This outlook on the sacral capacities of the United States is also responsible for inspiring American exceptionalism and its accompanying trope, “a shining city on a hill.” That New Testament phrase, first invoked by John Winthrop to describe the Puritan’s mission in New England, has been subsequently repackaged by every subsequent president to affirm the nation’s higher purpose, starting perhaps ironically with the Roman Catholic John F. Kennedy. It is still too early in the 2016 presidential contest to see how the theme of American greatness will play. What is clear, though, is that one of those candidates – Trump – is explicitly appealing to American exceptionalism (“make America great again”) without also invoking the language of a “city on a hill.” The Republican’s unwillingness so far to talk about the United States’ sacred calling gives additional leverage for noticing the parallels between antebellum America and today. Although Trump and Clinton both come from mainline Protestant backgrounds, the former echoes the populist side of American Protestantism while the latter has all the feel of the Protestant establishment.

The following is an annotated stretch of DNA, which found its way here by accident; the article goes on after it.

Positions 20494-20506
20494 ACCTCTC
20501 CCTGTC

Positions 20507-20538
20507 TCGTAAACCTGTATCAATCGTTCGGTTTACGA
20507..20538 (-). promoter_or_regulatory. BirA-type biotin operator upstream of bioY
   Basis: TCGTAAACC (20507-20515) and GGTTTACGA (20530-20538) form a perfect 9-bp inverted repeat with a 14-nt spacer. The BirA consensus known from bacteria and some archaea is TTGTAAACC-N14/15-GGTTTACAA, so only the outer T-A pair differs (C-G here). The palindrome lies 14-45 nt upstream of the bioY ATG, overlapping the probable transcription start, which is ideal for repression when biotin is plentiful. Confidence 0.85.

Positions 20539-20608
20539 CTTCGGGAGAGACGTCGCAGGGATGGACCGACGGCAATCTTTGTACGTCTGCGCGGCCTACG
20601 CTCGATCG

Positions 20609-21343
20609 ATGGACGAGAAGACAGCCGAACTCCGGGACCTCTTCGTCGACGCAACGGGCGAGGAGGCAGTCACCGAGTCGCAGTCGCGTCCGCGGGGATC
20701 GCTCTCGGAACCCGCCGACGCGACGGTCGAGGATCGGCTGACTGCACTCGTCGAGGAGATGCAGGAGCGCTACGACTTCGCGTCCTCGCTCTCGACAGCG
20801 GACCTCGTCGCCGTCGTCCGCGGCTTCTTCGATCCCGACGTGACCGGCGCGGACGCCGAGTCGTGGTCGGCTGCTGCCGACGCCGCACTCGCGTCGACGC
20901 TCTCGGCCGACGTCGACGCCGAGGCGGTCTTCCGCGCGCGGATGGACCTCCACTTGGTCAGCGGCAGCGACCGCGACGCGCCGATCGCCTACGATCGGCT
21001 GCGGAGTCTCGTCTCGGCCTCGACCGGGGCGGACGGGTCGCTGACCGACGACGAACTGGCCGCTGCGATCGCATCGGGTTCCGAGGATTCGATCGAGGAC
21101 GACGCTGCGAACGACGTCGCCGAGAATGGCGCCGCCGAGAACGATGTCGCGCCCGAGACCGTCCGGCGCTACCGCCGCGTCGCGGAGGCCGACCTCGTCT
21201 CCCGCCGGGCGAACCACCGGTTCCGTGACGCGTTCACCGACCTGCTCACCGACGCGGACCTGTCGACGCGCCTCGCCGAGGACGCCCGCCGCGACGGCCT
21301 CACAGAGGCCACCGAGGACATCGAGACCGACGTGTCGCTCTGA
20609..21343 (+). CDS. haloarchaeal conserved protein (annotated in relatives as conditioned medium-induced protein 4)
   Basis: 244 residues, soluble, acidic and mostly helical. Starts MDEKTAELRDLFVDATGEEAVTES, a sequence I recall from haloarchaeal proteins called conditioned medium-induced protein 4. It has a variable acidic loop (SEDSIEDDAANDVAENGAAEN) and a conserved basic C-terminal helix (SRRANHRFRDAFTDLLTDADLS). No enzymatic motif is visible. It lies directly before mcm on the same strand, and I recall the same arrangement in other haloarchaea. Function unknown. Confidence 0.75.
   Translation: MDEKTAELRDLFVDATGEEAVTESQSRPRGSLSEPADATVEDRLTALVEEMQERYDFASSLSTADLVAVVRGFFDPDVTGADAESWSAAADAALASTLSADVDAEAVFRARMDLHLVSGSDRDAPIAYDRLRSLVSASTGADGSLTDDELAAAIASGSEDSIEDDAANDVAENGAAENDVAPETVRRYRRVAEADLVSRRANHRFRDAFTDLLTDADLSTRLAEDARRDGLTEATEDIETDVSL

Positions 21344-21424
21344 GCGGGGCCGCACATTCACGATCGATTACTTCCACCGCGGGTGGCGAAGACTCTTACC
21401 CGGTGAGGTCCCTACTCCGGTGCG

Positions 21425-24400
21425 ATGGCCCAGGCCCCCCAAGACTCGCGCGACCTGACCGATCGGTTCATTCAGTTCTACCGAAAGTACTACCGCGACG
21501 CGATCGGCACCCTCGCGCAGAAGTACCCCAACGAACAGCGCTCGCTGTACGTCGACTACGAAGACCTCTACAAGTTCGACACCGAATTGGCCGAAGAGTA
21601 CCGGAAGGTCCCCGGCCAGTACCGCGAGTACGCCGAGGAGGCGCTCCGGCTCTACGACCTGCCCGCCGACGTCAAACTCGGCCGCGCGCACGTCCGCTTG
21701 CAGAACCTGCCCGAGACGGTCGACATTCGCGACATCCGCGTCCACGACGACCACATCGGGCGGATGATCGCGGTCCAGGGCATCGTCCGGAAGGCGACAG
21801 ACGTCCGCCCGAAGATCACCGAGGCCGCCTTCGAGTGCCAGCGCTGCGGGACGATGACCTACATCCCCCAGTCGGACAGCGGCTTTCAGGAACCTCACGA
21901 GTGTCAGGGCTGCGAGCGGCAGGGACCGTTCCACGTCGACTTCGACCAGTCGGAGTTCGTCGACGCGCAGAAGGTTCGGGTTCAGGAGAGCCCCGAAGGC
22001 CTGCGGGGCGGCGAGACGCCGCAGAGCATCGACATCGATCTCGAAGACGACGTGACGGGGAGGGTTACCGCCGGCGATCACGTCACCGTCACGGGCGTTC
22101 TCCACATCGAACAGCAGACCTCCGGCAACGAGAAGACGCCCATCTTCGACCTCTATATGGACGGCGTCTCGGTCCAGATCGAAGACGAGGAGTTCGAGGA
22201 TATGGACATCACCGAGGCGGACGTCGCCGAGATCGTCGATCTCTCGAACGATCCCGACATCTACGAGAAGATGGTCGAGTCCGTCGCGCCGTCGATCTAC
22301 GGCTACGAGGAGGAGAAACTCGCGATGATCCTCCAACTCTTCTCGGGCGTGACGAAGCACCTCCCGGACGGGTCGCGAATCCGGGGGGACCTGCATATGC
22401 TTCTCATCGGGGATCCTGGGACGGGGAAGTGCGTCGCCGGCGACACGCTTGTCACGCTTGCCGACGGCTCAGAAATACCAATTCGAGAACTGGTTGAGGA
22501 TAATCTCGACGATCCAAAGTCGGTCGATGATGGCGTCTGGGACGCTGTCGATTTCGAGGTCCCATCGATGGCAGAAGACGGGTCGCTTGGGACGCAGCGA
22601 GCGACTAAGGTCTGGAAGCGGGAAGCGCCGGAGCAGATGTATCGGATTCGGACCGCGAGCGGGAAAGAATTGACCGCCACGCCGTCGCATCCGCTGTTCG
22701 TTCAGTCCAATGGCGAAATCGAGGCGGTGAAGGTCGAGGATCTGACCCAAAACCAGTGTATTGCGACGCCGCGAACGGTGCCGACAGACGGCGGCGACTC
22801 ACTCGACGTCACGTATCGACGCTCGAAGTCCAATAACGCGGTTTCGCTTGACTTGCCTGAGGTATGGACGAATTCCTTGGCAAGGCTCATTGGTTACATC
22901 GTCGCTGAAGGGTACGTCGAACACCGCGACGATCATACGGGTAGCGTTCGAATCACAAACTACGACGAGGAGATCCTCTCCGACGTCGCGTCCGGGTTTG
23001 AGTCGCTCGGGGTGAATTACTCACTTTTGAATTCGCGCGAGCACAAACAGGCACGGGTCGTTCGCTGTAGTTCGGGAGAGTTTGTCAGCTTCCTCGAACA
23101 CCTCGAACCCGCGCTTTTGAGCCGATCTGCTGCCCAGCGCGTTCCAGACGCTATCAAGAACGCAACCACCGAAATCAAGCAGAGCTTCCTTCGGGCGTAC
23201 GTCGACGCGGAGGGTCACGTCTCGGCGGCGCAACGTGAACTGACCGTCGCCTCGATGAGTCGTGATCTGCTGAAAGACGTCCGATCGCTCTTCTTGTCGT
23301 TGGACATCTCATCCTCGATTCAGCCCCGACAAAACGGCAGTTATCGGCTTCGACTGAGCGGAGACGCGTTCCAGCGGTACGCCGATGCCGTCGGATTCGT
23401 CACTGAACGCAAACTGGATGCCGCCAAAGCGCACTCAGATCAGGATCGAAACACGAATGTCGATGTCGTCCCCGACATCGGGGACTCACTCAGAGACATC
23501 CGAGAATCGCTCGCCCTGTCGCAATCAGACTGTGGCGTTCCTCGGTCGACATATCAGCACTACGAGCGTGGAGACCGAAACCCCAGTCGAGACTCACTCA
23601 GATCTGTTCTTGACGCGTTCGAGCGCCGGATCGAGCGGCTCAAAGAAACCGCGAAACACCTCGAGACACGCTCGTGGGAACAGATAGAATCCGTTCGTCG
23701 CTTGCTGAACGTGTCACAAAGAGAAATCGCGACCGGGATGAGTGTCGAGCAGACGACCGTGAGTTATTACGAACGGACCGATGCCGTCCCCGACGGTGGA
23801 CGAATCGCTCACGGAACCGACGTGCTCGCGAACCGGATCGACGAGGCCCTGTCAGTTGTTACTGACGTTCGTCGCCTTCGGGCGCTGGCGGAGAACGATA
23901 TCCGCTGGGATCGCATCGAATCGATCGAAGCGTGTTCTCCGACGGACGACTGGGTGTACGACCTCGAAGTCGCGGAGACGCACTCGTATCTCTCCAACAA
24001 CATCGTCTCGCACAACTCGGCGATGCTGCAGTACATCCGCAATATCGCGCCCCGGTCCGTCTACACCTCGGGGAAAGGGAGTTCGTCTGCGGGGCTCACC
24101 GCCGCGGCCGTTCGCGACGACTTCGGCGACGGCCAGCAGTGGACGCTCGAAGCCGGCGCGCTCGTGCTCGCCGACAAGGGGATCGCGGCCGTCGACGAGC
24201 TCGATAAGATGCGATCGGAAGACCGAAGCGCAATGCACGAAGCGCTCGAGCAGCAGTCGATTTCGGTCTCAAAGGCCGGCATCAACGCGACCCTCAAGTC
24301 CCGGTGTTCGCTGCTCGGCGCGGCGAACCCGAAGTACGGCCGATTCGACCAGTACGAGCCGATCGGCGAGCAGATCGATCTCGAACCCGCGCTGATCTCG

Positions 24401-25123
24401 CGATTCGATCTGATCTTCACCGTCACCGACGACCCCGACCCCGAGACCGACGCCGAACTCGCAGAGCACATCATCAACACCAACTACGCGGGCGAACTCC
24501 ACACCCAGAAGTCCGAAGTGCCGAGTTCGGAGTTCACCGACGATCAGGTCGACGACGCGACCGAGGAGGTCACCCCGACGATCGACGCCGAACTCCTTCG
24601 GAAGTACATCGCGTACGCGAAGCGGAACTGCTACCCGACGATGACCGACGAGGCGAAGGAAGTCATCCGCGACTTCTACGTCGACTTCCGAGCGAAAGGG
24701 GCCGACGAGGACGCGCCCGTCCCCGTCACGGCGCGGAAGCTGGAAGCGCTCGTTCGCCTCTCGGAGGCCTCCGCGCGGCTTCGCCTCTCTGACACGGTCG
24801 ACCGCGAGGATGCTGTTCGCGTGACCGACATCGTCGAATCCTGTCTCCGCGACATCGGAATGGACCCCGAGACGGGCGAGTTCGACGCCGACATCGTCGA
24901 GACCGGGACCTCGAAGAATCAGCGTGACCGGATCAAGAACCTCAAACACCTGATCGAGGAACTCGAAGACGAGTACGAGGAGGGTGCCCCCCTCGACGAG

For this reason, Haselby may hold the key to explaining what so far has escaped most scholars and pundits who are still scratching their heads about the 2016 presidential contest – namely, Trump’s appeal to evangelical voters for whom his flagrant flaunting of Christian morality should be repugnant. What if the world of American Protestantism is not divided, as historians insist, between the national outlets of evangelicals and mainliners? What if a body of believers exists that does not identify with either the National Association of Evangelicals or the National Council of Churches? What if many evangelicals, in Haselby’s words, “lack introspection, erudition, or style” and show no interest in “worldly affairs” or intellectual or policy debate? (130) And what if the national establishments (political or religious) seem distant to the experience of people on the margins whose faith encourages being peripheral? Of course, a faith for the poor and neglected has little chance of producing the resources necessary for a nation like the United States with its current domestic and international responsibilities. It is not 1819 anymore. But at a time when Protestantism seems to have run its course as a force in national politics, whether as the Protestant establishment or as the Religious Right, when some authors such as Robert P. Jones even talk of The End Of White Christian America, an understudied brand of Protestantism may still have life. Haselby unearths the early version of this Protestantism in U.S. history. He also gives reasons to think, especially now, that middle-America still matters.